Paging: Memory Mapping With A Recursive Page Directory


I am writing this tutorial because I feel there is a lack of resources on the Internet which properly explain paging, more specifically virtual memory mapping using the recursive page directory technique. There are plenty of articles which provide working code to enable paging and fill out your initial page directory and tables, so I will not be going over that. The problem I find many people have is with what to do next – how to map memory to a given virtual address. Many tutorials offer a brief explanation of how the page directories and tables work, and some even mention recursive page directory mapping, which is (at least in my opinion) the proper way to do virtual memory mapping. However, I myself found when I was reading them that the information provided was not enough, and ended up wasting a couple of days coding an over-complicated memory mapper which I then redid in 1/5 the code and 20 minutes using a recursive page directory. I feel that this technique has many advantages over others that have been suggested and used by people, and that many would benefit from fully understanding it and being able to implement it into their operating system.

Virtual Memory - Overview
If you have ever worked with pointers while coding something, either on Windows or *nix, there’s a great chance that you have noticed the addresses in memory at which your data resides. In a usermode program on Windows you are likely to see addresses of anywhere up to 0x80000000 – which is 2GB! If you’ve worked with kernel mode, then these memory addresses go up as high as 0xFFFFFFFF – 4GB. Many computers don’t even have that much memory! So how can this possibly work? The answer is simple – all of these addresses are virtual – which means they don’t indicate the location of the data in your computer’s physical memory, but a virtual location which could be mapped to anywhere in physical memory, or even paged out to disk.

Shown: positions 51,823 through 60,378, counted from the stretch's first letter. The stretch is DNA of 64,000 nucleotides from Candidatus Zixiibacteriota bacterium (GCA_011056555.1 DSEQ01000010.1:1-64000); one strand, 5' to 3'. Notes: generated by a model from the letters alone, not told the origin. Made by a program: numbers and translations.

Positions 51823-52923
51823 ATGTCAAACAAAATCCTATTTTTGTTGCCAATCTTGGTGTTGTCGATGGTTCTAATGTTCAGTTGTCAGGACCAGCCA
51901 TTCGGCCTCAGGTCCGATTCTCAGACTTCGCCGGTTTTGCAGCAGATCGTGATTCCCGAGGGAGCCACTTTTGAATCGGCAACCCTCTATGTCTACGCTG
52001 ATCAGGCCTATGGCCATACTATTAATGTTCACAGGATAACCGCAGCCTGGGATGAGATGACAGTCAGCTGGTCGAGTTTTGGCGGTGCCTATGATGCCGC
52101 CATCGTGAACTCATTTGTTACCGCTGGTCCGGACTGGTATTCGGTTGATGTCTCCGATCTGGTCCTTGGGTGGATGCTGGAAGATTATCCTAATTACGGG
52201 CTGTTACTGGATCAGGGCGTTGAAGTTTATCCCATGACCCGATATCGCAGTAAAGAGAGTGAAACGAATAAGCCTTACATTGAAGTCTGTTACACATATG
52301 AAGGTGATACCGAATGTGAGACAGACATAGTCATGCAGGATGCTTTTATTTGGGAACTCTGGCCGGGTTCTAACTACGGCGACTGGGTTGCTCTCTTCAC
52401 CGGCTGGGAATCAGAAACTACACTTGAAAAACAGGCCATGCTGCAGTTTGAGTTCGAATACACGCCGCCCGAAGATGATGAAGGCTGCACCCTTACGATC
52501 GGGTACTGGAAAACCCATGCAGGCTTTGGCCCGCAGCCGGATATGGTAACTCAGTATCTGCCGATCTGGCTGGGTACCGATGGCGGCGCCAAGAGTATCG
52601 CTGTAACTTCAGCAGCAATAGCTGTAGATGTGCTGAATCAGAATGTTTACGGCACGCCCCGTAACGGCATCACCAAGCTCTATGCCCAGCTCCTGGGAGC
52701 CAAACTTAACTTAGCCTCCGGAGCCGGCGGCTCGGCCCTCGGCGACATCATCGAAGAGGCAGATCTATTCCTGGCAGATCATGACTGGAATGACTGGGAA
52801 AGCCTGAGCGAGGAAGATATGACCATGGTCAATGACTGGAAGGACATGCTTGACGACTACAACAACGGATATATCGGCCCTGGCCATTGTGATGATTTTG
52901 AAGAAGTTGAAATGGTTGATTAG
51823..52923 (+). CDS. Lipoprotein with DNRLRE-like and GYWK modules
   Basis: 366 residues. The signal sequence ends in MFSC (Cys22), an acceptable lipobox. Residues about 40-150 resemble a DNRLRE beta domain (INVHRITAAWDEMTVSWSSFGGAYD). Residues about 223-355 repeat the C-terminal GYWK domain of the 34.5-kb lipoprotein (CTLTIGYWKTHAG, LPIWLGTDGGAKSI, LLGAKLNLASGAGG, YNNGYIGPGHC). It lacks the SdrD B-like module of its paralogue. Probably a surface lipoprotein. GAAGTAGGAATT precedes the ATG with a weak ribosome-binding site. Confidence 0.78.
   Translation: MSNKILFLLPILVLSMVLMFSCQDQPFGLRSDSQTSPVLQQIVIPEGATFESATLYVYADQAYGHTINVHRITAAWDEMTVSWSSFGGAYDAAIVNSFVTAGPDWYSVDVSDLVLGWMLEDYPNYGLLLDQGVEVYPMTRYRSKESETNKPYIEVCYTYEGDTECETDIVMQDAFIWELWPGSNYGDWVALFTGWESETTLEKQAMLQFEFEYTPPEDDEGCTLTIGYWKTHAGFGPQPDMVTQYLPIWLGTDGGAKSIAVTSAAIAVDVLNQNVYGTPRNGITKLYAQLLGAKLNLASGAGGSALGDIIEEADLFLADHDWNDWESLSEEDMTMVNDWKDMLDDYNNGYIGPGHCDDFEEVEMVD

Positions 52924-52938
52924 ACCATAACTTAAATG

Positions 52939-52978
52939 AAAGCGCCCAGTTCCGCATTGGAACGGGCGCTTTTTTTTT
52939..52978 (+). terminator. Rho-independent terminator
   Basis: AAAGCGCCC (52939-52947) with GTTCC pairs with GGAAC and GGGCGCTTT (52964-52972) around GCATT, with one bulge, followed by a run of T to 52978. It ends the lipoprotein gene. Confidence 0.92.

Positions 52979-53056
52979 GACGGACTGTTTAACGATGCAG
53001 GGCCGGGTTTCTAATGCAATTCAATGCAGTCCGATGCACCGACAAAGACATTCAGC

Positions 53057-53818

As your OS grows in size and complexity you will realize the need for proper memory management, and with this comes the need for paging. It is possible to code an operating system where all programs use physical memory directly, but this requires the application developer to know how much physical RAM is available on the system, which parts of it aren’t reserved for hardware use, and so on. Additionally, once you implement multitasking and processes, you will see that with a physical memory management model every process can access the data and code of any other process, and, perhaps more frighteningly, that of the kernel, without restriction – which is a huge risk not only to system stability but also to user security. With paging, however, these problems are all solved. The user does not need to know anything about the inner workings of the low-level memory manager, and which physical addresses are accessible, but only has to deal with virtual addresses in the address space of the current process – virtual addresses that your kernel will map somewhere and return to the user. Processes will also not be able to interfere with each other’s data, as they will run in different address spaces and not have access to each other’s memory. For example, 0x30000000 in one process can be mapped to one location and to another in a different process. This way when one process reads from that address it sees different data than a different process would if it read from the same address. This is because the address is mapped to a different location in each process, so logically the data in these two different locations is different.

Anyways, I think that’s enough for an overview of the concepts I’ll be talking about in this article. There are already plenty of resources on the theoretical aspects and advantages of virtual memory and paging out there on the Internet, so if that’s what interests you then go read those. I’ll be concentrating more on the technical aspect and the practical implementation of paging.